And just as Winter of 1997 came and went without Zelda, so too did Spring of 1998. The game, now subtitled by Nintendo as "Ocarina of Time" was now GUARANTEED a Holiday 1998 release. All Nintendo gamers hunkered down in their bunkers, waiting for the Holy Grail of games that this was appearing to be. Every piece of new media that came out about Ocarina of Time continued to make the game look bigger and bigger, nobody in their right mind thought that all the little details being talked about being in the game could ALL be in there.
September of 1998 hit, and we finally had a concrete release date for the game: November 21, 1998. The sound of a red marker circling that date on millions of calendars nation-wide was heard. Of course, when news came out about preordering the game, I made SURE. my Mom made it to Funcoland (R.I.P.) to preoder my copy, as well as guarantee that sweet t-shirt and guide!
Then, October turned personally bad for me. My sister came down with Chicken Pox, and as I was in close proximity to my sister as she IS my sibling, I ALSO came down with Chicken Pox. I was out of class for weeks, but it ultimately was no matter to me, as Nintendo Power released their special Ocarina of Time issue, self-declared as it's "Biggest Issue Ever!" I poured through the magazine. It seemed every waking hour was spent absorbing and re-absorbing each piece of Zelda knowledge. It got so bad towards the end, I actually had DREAMS I was playing the game, running around in the Lost Woods with my trusty bow and arrows.
Finally, after not weeks, nor months, but YEARS of waiting for this game, it was finally only a few weeks away. It promised to be big, grand, epic. It wasn't. It was MORE than that.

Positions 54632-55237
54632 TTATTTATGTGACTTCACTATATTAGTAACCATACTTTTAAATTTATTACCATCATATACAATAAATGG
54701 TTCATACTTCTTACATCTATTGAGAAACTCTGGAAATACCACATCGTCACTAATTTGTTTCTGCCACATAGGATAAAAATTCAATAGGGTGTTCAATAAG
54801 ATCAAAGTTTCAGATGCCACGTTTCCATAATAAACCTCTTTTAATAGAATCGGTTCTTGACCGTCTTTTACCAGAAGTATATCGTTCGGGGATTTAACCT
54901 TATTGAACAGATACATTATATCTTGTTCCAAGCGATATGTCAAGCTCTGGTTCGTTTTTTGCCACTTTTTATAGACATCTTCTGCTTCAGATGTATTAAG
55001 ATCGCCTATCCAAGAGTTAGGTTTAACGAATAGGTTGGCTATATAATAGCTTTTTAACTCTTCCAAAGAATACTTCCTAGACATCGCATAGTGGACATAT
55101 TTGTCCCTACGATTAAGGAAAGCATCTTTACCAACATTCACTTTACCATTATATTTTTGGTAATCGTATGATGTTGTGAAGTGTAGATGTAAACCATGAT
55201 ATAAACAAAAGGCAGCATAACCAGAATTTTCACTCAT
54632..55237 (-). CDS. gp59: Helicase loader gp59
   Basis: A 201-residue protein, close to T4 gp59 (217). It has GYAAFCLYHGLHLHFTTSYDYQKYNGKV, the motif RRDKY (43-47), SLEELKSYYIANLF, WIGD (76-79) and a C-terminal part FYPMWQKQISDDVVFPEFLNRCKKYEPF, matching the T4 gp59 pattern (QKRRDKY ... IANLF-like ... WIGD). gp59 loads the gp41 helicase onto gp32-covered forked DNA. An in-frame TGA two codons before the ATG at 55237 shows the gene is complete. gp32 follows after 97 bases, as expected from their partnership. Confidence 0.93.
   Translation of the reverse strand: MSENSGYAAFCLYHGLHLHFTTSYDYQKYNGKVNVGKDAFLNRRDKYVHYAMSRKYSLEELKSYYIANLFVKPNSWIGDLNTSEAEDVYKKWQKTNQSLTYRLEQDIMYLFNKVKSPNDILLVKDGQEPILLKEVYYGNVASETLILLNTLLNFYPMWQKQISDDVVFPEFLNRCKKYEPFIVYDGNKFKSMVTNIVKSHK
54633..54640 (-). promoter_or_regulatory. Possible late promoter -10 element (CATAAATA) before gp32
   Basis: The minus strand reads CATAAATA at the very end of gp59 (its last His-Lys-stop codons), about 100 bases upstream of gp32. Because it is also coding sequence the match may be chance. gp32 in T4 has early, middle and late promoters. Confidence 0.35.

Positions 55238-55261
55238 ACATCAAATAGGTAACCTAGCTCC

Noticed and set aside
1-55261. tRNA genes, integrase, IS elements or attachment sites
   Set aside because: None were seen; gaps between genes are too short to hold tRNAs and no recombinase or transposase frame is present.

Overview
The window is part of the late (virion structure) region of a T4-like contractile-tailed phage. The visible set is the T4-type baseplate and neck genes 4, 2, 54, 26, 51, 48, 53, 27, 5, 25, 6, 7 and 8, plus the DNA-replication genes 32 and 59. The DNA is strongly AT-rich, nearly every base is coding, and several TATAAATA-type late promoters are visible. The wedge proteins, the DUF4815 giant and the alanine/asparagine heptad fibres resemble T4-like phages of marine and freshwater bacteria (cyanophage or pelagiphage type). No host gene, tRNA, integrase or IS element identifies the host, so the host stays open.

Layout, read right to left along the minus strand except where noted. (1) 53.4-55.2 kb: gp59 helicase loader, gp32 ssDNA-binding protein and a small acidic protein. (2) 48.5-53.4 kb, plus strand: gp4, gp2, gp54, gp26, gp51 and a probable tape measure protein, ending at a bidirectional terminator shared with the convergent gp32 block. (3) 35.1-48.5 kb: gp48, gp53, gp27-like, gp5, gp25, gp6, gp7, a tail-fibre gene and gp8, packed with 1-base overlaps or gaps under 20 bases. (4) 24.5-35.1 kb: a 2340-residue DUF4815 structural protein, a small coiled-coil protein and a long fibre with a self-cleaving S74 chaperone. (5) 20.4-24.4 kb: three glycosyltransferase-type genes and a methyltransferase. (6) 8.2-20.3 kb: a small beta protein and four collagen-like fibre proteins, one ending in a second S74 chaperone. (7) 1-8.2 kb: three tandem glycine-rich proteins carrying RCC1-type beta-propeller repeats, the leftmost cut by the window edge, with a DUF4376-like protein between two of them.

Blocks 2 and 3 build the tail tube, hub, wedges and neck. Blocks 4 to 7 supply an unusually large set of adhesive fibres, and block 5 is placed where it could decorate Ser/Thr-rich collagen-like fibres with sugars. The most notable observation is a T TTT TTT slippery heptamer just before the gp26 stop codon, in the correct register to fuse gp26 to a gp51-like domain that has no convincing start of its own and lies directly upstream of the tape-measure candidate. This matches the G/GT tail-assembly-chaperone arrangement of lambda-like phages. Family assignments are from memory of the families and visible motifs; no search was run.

I would argue that the Legend of Zelda: Ocarina of Time made games come of age. Video games no longer could be ignored as cheap time-wasters by the general public. THIS was the game that made the mainstream stand up and take notice of video games not just as entertainment, but also as a story-telling medium and, dare I say it, a field of expression. Ocarina showed all the people that doubted that a game could enrapture us just as much as any great blockbuster film could.
This was also a communal celebration by fans world-wide. There wasn't a person on my block who didn't get Ocarina of Time either the day of release or for Christmas who owned an N64, and we all played it. And we would all go over to each other's house and play it. We'd play it together and be up until four in the morning trying to get through the stinking Water Temple!
We all played it, and we can all look back fondly and remember our favorite moments: The first time Link stepped out of his tree house, or the first time Link stepped out into the open world of Hyrule Field, or our first Hyrule sundown or sun-up. The first time we played Zelda's Lullaby, when we all collectively rode Epona to freedom. All these moments shared by all of us, as gamers, and all of us taking on the role of a young boy in a green tunic.
Thank you Nintendo, for ten years of wonderful adventures, and amazing memories. And thank you, everybody who played it that first holiday season, for sharing in the experience. read